Lu immediately canceled her flight and made arrangements to drive all the way back to Northern Virginia with Logan. With a bursting heart, happy to know Logan is safely back in the nest, Logan’s Journey isn’t over yet.
His big adventure is only just beginning as he heads for his Northern Foster. This dedicated team of rescuers, volunteers, and good Samaritans went above and beyond to make sure Logan had the chance to find his forever home.
While at time’s Logan’s Journey was scary, at the end of the day, his escape led to the capture of two other stray dogs, and 3 other lucky labs making it into Lu’s Labs where they will also find their forever homes! Remember always live in that 90% of how you react to the world and good things will come!
End Note and Many thanks Abbreviated From a Post by Luisa Paucci: Luisa Paucci would like to personally thank many of the people who were involved in the search. Of course Jen McKinley – The Southern Foster Director and her tireless dedication from the moment we got the news of his escape. Lisa PIzzato – Lisa was out handing out flyers, camping out with Lu, and was instrumental in the search for Logan. Amy Eades Anderson – Also camping, distributing flyers, and involved intensely with the search. Arianna Curreri Bastian – involved in a lot of our transports, was immediate feet on the ground and brought her dog Duke to help in the search. Tracey Walker Dies – who brought the grill, fed us, camped out with us, and was dedicated to Logan’s recovery. Maddie Towers – Logan’s foster mom, spent countless hours looking for her boy, showered him with love, and made him the incredible dog he is. Steve Lamon – made giant signs for us and helped in the search. Myra Alexander – Feet on the ground the very first night. Kathleen Johnson – Who contacted the media and got the word spread far and wide. Linda Wilson – who brought us hot chocolate, blankets and chairs during our camp out. The amazing efforts and involvement of Tuscaloosa Animal Control – Billy, Miguel, and Trent. Thank you for being so incredibly supportive, helpful and responsive. And on a very personal note, Luisa knows she has her husband in heaven supporting her through difficult times like this past week. Loving memory to Rick Harrelson.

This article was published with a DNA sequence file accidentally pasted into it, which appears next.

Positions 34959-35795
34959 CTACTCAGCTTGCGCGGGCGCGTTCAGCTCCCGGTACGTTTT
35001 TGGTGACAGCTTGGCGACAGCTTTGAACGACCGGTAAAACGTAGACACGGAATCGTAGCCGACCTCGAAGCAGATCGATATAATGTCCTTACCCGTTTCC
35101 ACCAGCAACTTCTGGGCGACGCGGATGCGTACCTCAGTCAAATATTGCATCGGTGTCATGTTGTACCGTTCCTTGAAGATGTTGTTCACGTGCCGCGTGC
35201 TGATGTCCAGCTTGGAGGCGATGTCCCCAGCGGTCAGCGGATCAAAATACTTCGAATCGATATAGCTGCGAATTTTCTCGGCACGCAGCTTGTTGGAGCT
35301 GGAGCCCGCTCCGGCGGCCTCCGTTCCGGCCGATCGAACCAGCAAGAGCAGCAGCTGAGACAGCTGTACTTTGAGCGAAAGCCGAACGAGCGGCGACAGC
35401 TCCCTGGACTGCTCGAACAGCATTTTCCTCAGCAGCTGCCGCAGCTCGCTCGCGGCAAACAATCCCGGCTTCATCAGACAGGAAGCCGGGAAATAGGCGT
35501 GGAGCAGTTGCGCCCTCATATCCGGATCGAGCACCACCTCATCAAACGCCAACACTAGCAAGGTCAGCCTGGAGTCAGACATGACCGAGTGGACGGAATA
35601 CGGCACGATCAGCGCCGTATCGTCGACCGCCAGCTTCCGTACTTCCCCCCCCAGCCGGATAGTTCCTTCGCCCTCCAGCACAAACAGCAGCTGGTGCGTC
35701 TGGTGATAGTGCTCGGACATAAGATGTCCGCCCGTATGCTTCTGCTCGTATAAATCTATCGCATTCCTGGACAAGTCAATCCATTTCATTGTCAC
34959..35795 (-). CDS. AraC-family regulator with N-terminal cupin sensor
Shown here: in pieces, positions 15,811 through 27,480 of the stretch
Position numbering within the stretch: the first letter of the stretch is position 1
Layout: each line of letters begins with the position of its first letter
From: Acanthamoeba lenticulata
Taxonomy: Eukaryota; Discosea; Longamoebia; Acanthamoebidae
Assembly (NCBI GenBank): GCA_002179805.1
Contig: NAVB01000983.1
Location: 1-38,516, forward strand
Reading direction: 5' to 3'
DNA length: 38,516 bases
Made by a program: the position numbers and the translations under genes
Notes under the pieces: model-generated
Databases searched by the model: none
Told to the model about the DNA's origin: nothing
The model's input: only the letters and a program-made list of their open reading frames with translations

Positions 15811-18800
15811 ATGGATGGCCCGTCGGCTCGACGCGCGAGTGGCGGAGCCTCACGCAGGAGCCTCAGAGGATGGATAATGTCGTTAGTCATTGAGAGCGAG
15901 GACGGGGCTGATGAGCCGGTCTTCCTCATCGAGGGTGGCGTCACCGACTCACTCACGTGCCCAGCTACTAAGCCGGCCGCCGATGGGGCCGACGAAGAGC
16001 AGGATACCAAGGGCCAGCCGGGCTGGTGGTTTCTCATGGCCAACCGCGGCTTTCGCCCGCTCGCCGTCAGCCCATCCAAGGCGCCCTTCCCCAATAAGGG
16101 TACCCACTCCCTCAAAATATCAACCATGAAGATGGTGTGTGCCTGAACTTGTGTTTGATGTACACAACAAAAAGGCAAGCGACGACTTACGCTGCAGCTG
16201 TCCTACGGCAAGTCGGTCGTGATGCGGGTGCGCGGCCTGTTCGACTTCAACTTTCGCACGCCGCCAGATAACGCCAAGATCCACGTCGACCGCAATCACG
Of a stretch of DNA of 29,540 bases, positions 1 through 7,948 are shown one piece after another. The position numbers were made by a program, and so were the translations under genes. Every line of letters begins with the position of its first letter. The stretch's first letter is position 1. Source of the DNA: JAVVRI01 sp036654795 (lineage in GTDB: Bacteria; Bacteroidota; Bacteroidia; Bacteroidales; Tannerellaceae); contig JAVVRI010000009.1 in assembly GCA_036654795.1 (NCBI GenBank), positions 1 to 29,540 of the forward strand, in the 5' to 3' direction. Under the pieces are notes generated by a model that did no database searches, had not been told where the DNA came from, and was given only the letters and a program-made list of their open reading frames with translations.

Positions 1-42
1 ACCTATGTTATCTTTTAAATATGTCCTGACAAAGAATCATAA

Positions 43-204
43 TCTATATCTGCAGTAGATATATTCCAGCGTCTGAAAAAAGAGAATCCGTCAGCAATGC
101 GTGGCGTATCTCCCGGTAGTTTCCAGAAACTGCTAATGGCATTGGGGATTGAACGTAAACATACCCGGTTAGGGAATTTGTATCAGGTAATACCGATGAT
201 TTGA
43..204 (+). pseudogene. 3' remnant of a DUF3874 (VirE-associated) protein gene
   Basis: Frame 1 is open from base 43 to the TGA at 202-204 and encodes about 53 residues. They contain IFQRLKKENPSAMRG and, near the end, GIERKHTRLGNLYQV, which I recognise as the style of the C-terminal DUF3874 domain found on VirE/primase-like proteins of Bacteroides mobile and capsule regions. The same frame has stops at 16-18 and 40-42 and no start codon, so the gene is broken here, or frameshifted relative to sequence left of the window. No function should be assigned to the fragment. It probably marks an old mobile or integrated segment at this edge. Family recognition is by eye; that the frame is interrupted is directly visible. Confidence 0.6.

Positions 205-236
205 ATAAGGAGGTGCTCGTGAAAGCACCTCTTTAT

And of course, the countless number of people who shared and liked posts on social media, reported spottings, and were caring in the face of a lost dog.